Netflix Won’t Film Series in North Carolina Over Anti-LGBTQ Law

North Carolina won’t be the filming location for an upcoming Netflix series because of the state’s lingering House Bill 2, the bathroom bill that caused numerous production companies to forgo North Carolina in 2016.

“OBX” is a coming of age story about four teens forced into isolation after a hurricane hits and knocks out communication. Netflix hasn’t officially announced the show but picked up a 10-episode season. The series was meant to film its fictional Outer Banks town in Wilmington, North Carolina, the hometown of series creator Jonas Pate.

However, Netflix decided not to film in North Carolina because of the anti-LGBT HB2. In particular, Netflix took issue with a clause in HB2’s replacement bill, HB 142, that prevents cities and municipalities from passing non-discrimination ordinances to protect the LGBT community.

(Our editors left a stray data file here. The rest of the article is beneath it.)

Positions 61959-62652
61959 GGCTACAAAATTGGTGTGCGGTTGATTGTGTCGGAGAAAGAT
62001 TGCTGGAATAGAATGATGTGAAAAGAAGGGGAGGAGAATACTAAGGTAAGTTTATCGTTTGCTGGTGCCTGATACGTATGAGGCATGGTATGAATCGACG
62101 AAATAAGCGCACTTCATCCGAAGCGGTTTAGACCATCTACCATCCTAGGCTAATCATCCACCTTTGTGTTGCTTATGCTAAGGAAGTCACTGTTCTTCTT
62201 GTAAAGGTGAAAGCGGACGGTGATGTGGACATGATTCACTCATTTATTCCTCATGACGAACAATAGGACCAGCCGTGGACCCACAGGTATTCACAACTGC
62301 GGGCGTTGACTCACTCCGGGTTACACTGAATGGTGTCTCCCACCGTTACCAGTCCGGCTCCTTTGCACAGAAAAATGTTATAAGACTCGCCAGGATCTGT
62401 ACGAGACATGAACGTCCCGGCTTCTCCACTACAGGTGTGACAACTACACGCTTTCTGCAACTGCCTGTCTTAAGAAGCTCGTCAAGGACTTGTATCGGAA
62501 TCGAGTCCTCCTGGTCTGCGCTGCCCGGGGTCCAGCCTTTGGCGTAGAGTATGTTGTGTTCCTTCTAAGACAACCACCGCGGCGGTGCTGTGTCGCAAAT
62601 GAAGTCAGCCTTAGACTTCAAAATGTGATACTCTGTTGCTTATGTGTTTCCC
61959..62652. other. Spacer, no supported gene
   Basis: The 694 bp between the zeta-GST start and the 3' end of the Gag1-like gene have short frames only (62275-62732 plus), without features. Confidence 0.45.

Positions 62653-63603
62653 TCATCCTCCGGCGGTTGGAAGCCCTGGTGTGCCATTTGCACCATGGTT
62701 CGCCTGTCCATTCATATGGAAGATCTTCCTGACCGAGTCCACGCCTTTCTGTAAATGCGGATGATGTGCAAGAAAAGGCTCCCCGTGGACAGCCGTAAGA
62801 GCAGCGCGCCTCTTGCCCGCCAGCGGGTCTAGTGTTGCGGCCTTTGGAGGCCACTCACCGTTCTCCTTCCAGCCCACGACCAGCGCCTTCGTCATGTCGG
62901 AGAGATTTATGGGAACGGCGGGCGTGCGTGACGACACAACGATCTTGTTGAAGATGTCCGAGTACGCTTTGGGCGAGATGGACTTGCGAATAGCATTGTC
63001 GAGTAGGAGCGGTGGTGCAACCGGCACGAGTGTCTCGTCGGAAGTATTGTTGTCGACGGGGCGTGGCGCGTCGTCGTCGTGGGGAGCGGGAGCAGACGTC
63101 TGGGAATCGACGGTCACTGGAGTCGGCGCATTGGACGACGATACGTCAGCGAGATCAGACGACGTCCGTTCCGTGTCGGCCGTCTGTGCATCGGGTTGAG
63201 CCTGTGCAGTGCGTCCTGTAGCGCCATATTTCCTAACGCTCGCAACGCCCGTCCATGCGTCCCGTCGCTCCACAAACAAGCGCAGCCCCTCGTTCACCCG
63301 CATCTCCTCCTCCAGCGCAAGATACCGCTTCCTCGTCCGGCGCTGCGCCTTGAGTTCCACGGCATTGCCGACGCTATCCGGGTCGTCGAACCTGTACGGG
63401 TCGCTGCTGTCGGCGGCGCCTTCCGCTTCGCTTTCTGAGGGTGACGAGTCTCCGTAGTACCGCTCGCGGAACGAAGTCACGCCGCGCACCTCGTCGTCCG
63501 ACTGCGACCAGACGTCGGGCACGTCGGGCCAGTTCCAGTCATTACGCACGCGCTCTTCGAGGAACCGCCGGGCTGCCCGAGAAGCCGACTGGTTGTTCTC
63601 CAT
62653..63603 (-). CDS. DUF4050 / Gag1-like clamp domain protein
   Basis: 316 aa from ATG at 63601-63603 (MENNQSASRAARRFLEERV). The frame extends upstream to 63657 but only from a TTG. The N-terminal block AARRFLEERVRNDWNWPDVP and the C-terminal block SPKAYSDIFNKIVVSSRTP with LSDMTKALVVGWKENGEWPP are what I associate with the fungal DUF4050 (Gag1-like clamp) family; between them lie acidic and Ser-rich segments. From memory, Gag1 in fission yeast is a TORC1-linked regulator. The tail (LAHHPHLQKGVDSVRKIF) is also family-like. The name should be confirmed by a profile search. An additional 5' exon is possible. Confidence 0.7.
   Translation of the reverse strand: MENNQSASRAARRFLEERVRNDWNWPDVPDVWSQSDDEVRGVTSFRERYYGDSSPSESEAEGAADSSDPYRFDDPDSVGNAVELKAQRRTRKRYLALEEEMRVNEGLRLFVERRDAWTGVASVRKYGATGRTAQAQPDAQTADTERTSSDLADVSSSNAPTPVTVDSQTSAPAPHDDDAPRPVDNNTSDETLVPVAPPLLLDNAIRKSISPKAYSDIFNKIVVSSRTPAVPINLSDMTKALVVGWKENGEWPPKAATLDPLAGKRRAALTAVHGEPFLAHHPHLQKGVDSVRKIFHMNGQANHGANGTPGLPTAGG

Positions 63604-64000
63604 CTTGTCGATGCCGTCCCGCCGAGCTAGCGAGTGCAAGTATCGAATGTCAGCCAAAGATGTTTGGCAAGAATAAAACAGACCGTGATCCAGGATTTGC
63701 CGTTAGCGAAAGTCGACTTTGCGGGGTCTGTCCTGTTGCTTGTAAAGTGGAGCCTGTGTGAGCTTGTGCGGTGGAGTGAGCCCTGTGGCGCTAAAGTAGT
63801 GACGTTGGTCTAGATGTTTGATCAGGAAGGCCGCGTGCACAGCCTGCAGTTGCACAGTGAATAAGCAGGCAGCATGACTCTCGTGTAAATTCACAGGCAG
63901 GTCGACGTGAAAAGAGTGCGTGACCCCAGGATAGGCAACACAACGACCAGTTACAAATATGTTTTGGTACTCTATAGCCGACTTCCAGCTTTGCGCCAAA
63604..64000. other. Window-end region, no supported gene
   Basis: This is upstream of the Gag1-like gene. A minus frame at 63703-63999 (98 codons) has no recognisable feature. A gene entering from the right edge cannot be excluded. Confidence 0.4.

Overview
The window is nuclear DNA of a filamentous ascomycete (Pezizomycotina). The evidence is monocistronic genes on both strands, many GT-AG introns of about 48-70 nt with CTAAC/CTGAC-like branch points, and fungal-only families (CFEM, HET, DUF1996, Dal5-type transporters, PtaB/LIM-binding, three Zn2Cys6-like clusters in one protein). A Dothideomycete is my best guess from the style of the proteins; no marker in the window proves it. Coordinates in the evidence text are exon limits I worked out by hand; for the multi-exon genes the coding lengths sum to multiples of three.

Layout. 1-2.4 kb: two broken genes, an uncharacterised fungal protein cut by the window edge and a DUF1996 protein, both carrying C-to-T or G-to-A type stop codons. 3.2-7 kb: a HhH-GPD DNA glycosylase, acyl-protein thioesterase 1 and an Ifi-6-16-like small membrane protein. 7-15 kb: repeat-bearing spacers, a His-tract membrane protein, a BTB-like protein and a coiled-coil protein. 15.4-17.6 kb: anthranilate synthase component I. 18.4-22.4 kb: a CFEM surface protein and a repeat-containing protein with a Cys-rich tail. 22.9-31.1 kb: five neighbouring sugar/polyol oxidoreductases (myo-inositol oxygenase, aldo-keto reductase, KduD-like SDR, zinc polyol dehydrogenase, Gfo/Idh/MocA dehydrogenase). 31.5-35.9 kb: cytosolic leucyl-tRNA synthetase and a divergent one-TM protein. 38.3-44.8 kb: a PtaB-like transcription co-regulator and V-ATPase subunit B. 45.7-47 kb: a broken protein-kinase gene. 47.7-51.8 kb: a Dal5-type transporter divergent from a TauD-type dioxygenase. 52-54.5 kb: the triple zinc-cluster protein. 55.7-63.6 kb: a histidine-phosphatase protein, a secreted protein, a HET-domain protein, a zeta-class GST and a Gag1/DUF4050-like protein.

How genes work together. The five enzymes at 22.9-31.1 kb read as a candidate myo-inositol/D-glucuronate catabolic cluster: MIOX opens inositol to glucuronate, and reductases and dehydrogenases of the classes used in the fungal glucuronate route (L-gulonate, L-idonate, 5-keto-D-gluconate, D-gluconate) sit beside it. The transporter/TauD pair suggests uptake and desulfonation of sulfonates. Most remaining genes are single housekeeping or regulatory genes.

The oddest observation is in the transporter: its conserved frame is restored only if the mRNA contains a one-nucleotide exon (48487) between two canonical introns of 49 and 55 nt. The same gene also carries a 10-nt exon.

The clause is in effect until Dec. 1, 2020 but the series was set to start production in the spring. Netflix would have spent $60 million in Wilmington for the show.

Netflix is now eyeing Charleston, South Carolina as a new filming location.

Pate told Star News Online that the clause is an economic hinderance to North Carolina.

“This tiny law is costing this town 70 good, clean, pension-paying jobs and also sending a message to those people who can bring these jobs and more that North Carolina still doesn’t get it,” Pate says.

According to Pate, Netflix would reconsider filming in North Carolina if the bill expires sooner.

Story courtesy of the Washington Blade.